New animal study shows promise for development of Parkinson's disease drug

June 9, 2011

Few treatments for Parkinson's disease (PD) restore function for extended periods. In a new study published today in the inaugural issue issue of the Journal of Parkinson's Disease, an international group of researchers report that platelet-derived growth factor-BB (PDGF-BB) restored function in rodents and shows promise as a clinical candidate drug for treatment of PD.

Parkinson's disease is the second most common , affecting 1% of the population over the age of 65. It is characterized by loss of (neurons) from the mid-brain which use the to help control voluntary movements. Investigators from NeuroNova AB, Stockholm, Sweden, the Department of Neuroscience, Karolinska Institutet, Stockholm, Sweden, The Parkinson's Institute, Sunnyvale, CA, USA, and Motac Neuroscience Ltd, Manchester, UK, found that behavioral, tissue and in experimental models of Parkinson's disease in rodents could be counteracted by infusion of PDGF-BB. This could offer an alternative strategy to restore function in PD.

"In animal models of nigrostriatal injury, a two weeks treatment with platelet-derived growth factor-BB resulted in long-lasting restoration of striatal dopamine transporter binding sites and expression of nigral tyrosine hydroxylase," commented Anders Haegerstrand, MD, PhD, Chief Scientific Officer, NeuroNova AB, Stockholm, Sweden."It also normalized amphetamine-induced rotational behavior in 6-hydroxydopamine lesioned rats. Platelet-derived growth factor-BB promoted proliferation of in the subventricular zone. The effects on dopaminergic neurons and functional recovery could be blocked by co-infusion with a proliferation inhibitor, indicating a link between the proliferative and anti-parkinsonian effects. Based on the current data, we consider platelet-derived growth factor-BB a clinical candidate drug for treatment of Parkinson's disease."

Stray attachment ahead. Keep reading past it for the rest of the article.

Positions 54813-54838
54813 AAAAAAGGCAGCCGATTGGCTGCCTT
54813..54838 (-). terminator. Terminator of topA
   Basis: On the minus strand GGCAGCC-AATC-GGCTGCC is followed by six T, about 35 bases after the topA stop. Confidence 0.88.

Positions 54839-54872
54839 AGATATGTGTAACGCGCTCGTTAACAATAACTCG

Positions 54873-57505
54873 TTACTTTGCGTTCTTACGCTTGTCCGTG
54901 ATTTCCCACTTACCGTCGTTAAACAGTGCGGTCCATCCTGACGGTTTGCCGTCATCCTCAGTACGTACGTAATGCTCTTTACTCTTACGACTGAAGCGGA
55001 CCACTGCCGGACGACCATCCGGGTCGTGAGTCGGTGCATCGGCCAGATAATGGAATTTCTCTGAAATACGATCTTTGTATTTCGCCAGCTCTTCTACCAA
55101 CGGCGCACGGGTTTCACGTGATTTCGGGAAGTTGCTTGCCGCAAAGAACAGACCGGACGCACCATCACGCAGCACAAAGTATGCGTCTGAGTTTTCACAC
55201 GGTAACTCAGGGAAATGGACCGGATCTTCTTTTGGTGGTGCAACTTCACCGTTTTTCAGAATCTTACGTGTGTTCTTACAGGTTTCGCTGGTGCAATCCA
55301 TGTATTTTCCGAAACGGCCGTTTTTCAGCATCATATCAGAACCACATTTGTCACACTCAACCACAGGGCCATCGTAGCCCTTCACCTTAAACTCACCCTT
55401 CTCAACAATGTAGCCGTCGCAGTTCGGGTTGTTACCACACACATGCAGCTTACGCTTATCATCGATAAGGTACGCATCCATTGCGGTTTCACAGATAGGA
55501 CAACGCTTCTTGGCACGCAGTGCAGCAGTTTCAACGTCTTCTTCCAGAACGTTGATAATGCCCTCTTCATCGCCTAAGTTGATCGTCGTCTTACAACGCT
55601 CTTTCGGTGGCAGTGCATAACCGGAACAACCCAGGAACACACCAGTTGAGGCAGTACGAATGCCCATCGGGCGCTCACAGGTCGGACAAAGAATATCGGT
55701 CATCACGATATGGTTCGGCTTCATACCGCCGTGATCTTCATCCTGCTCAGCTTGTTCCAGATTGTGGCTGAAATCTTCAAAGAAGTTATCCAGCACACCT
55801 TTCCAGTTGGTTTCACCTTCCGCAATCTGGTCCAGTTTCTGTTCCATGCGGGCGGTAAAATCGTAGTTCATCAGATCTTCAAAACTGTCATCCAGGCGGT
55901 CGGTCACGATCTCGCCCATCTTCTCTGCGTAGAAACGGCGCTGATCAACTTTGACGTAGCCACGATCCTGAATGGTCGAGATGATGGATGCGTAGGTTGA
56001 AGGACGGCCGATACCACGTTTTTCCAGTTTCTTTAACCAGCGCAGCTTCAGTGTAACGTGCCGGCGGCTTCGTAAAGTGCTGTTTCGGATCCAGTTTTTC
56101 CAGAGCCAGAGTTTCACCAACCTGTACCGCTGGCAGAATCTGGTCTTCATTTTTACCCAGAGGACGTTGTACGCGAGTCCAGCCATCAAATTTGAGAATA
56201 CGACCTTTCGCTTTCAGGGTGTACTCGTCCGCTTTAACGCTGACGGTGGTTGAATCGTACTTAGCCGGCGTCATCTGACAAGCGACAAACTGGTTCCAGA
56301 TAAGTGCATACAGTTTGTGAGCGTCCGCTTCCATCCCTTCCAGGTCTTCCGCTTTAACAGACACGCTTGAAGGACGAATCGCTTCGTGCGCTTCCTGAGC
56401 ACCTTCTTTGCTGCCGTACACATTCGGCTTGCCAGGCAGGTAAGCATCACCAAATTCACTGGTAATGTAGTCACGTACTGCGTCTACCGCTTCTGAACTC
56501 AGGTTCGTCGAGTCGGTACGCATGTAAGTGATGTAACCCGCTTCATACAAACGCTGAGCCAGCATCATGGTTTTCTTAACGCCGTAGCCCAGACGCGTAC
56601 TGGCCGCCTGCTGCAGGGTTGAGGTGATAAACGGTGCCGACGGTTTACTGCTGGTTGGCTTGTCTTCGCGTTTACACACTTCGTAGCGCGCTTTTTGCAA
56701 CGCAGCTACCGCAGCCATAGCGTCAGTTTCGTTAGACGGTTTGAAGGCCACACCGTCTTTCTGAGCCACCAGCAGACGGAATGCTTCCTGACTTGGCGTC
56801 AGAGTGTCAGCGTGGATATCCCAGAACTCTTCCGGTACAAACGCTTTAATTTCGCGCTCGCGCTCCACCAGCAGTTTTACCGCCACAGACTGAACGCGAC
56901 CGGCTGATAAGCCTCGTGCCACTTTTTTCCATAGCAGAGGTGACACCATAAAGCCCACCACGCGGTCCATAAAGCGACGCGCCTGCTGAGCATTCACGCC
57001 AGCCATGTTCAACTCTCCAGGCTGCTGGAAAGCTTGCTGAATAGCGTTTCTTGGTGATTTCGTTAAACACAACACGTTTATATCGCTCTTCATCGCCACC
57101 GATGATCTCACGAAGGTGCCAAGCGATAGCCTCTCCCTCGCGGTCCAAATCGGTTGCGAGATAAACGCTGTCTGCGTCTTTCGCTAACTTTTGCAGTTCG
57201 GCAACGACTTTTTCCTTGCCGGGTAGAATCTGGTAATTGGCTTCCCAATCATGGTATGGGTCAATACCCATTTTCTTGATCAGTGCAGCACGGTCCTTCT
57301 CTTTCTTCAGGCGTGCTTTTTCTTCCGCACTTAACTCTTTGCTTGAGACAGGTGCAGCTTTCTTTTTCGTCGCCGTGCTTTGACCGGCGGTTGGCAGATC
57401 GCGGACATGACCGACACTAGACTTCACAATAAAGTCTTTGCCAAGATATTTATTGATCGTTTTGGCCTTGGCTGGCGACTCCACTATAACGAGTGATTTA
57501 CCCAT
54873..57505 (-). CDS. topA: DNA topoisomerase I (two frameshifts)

More information: The article is "Restorative Effects of Platelet Derived Growth Factor-BB in Rodent Models of Parkinson's Disease" by Olof Zachrisson, Ming Zhao, Annica Andersson, Karin Dannaeus, Johan Häggblad, Ruben Isacson, Elisabet Nielsen, Cesare Patrone, Harriet Rönnholm, Lilian Wikstrom, Kristofer Delfani, Alison L. McCormack, Theo Palmer, Donato A. Di Monte, Michael P. Hill, Ann Marie Janson Lang, and Anders Haegerstrand. Journal of Parkinson's Disease. 1(1). DOI 10.3233/JPD-2011-0003

Related Stories

Recommended for you

The 'love hormone' may quiet tinnitus

September 23, 2016

(HealthDay)—People suffering from chronic ringing in the ears—called tinnitus—may find some relief by spraying the hormone oxytocin in their nose, a small initial study by Brazilian researchers suggests.

Bile acid uptake inhibitor prevents NASH / fatty liver in mice

September 21, 2016

Drugs that interfere with bile acid recycling can prevent several aspects of NASH (nonalcoholic steatohepatitis) in mice fed a high-fat diet, scientists from Emory University School of Medicine and Children's Healthcare of ...

New therapeutic target for Crohn's disease

September 20, 2016

Research from the Sanford Burnham Prebys Medical Discovery Institute (SBP) identifies a promising new target for future drugs to treat inflammatory bowel disease (IBD). The study, published today in Cell Reports, also indicates ...

Arthritis drug may help with type of hair loss

September 22, 2016

(HealthDay)—For people who suffer from a condition that causes disfiguring hair loss, a drug used for rheumatoid arthritis might regrow their hair, a new, small study suggests.

0 comments

Please sign in to add a comment. Registration is free, and takes less than a minute. Read more

Click here to reset your password.
Sign in to get notified via email when new comments are made.